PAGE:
New Year, Same Homeschool

Actually, our homeschool is never the same.  We are either on a trip, or exploring some trails, or creating some project.  Unlike a regular school, our academics can take place anytime, but I do tend to focus on the book work like math and language in the morning when the kiddo’s are fresh.  Our history focus has been Native America, which mean some very neat projects and special local trips we have planned for the summer. The big fun is all the time they have to really focus on things of interest or dabble in a variety of activities.   Dabbling seems the fun lately.

We get plenty of PE in the form of gymnastics classes, and a formal homeschool PE class with a hoard of other kids.  In addition, Zoe has been enjoying her time in an archery class at the nearby YMCA, while BMX is still a big part of Avi’s week.  It’s our Friday night event!


Art is another thing we seem to leave the house to accomplish.  I have a great curriculum called Artistic Pursuits that I really enjoy, but we can’t seem to pass up on the cool options available in Tucson.  Lately, they’ve been loving glass blowing at the Sonoran Glass School.   In musical arts, Zoe is still taking piano lessons and Avi has moved to the Ukulele at the Schoolhouse of Rock.  As a fun bonus, we are registered with the Tucson Symphony Orchestra TeamTix program which offers free tickets to occasional performances to students for free!  We got to see them perform Beethoven’s 9th recently.

Our big PE co-op also offers field trips and fun social events quite often.  We joined a big group visiting the nearby Tumacacori National Historic site; it was a fun time doing Padre Kino’s Quest – a scavenger hunt of learning about the first Spanish missions and the first nations who lived here.  Zoe joined a group of older girls, while I helped with Avi’s group.  After that, the Valentines party was a huge success, and Aunt Bethany was here to see the chaos of homeschool holiday parties!


Science is often an outside adventure for us or following the Science Fusion curriculum, but after Christmas life becomes science fair season.  This year Zoe really wanted to focus on bioluminescence – specifically glowing dinoflagellates: those little creatures that glow in the flat tidewaters and oceans around the world.  Her study attempted to see if they could be absorbed into cut or rooted plants to develop a glowing plant.  It didn’t work visibly on the outside, but when she cut them open at the end, the aloe had pinpricks of light.  It was exciting.  Avi’s project tested four different pressure levels in his BMX bike tube to see which was optimal. He went to the BMX track with Bryan to run a bunch of tests and chart their data.  After our March trip to Korea, we focused on crunching our data and getting those science fair boards organized for a Wenesday drop off.  This year SARSEF, the Southern Arizona Science and Engineering Fair, had over 2000 entries.  It seemed to me that half were in the 5th grade!  The competition was pretty stiff, but on Friday morning I received a notice that Avi was invited to the award ceremony.  On Saturday we attended and got more and more excited as we waited longer and longer watching 3rd places and then 2nd places awarded.  He won 1st place in 2nd grade Physics, Astronomy, Math category!!   What a proud moment.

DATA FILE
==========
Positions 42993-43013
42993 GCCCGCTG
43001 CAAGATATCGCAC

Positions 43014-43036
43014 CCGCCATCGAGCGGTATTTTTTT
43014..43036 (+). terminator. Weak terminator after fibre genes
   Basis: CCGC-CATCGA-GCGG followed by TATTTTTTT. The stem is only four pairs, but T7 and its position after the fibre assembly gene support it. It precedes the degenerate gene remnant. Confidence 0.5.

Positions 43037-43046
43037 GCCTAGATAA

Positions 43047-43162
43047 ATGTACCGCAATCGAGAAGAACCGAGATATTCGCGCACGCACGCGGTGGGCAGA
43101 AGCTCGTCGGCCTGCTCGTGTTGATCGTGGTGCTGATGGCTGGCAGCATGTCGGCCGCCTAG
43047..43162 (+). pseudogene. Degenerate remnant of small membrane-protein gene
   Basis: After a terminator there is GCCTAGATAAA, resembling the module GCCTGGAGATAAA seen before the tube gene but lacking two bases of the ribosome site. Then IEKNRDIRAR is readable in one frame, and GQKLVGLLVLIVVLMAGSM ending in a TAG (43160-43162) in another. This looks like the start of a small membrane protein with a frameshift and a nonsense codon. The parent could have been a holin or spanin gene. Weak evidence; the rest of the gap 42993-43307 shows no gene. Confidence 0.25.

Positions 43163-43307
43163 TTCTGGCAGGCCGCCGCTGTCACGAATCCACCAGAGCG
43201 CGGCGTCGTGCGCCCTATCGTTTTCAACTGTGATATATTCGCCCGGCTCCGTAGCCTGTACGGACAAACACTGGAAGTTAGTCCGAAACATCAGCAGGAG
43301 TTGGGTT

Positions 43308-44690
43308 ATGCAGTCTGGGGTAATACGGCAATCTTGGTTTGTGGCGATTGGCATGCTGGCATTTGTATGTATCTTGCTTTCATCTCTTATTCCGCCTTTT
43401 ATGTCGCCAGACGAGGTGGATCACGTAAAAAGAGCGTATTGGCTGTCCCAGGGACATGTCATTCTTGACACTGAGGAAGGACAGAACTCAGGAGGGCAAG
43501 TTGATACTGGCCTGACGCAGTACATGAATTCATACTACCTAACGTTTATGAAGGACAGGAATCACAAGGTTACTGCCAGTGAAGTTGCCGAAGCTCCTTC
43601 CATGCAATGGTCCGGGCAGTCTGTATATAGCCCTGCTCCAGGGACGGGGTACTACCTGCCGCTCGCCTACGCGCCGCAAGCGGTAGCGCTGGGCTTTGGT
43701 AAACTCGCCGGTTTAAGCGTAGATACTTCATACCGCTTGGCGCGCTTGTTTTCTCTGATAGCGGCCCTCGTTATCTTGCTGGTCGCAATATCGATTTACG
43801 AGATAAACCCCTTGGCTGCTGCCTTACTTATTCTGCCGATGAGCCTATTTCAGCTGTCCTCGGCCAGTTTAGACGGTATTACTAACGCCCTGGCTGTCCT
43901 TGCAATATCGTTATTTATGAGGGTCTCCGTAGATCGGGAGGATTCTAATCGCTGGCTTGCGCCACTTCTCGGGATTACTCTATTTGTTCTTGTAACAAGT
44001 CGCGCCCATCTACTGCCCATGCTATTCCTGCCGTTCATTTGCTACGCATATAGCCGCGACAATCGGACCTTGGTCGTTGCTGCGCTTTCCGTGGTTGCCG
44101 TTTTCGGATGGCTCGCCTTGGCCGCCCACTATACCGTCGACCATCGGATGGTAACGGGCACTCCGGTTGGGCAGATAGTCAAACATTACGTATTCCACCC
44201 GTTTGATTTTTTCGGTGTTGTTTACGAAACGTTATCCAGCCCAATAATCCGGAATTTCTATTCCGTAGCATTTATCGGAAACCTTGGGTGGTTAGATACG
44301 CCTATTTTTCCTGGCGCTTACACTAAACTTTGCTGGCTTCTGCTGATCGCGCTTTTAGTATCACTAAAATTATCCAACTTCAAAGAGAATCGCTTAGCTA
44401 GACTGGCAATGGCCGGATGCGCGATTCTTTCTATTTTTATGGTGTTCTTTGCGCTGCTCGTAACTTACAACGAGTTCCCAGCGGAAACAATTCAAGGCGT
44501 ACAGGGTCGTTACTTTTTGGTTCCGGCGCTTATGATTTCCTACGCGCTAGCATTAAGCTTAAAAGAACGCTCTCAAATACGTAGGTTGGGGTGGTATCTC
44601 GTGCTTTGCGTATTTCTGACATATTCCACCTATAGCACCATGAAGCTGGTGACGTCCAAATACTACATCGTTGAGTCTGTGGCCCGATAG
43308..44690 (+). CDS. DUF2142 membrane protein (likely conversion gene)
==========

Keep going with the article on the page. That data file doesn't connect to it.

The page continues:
I’m sure as the temperature continues to heat up we will find ourselves some new hobbies and interests.  Avi looks forward to rejoining his Cubs baseball team as the season begins soon, and both kids are itching to try out for the fall play with the CYT theatre group after the summer. Zoe has requested pottery lessons, as well, so that is on my horizon.  We also plan to attend our first homeschool convention this summer!  Maybe we will see you there.


  1. Katie & Bryan, I enjoy reading your “blog” and I am sure whatever you do or plan to do will be the greatest. I am so proud of my grandchildren-they are so smart and can tackle anything they do. They are so happy too and that will make them grow up to be beautiful people! Love, Grandma

  2. Kat, my opinion of your home-schooling curriculum hasn’t changed since the winter recital at the SHOR, when I announced that Zoe and Avi were the most well-rounded & highly educated home schooled kids I’d ever met in over 20 years of teaching. Yes, I kinda blurted it out without vetting the assertion or editing myself and I immediately, and to my increasing dismay, realized that yours was not the only home-schooled family in the room. Yikes… I was at a loss. I wasn’t trying to make anyone feel badly. I hoped that by highlighting your excellence, not just as a parent but as a teacher, perhaps other people would be inspired to focus more of their energy on educating their children. You are unbelievable! Your kids are a testament to your superb parenting. Zoë and Avi are so culturally aware, inquisitive, articulate, intelligent, polite, empathetic and charming— they really are amazing kids and you are a fabulous mom and superb teacher! I’m so glad that you found us. Bravissimo!
    (Thanks for teaching me about the Columbian Exchghff

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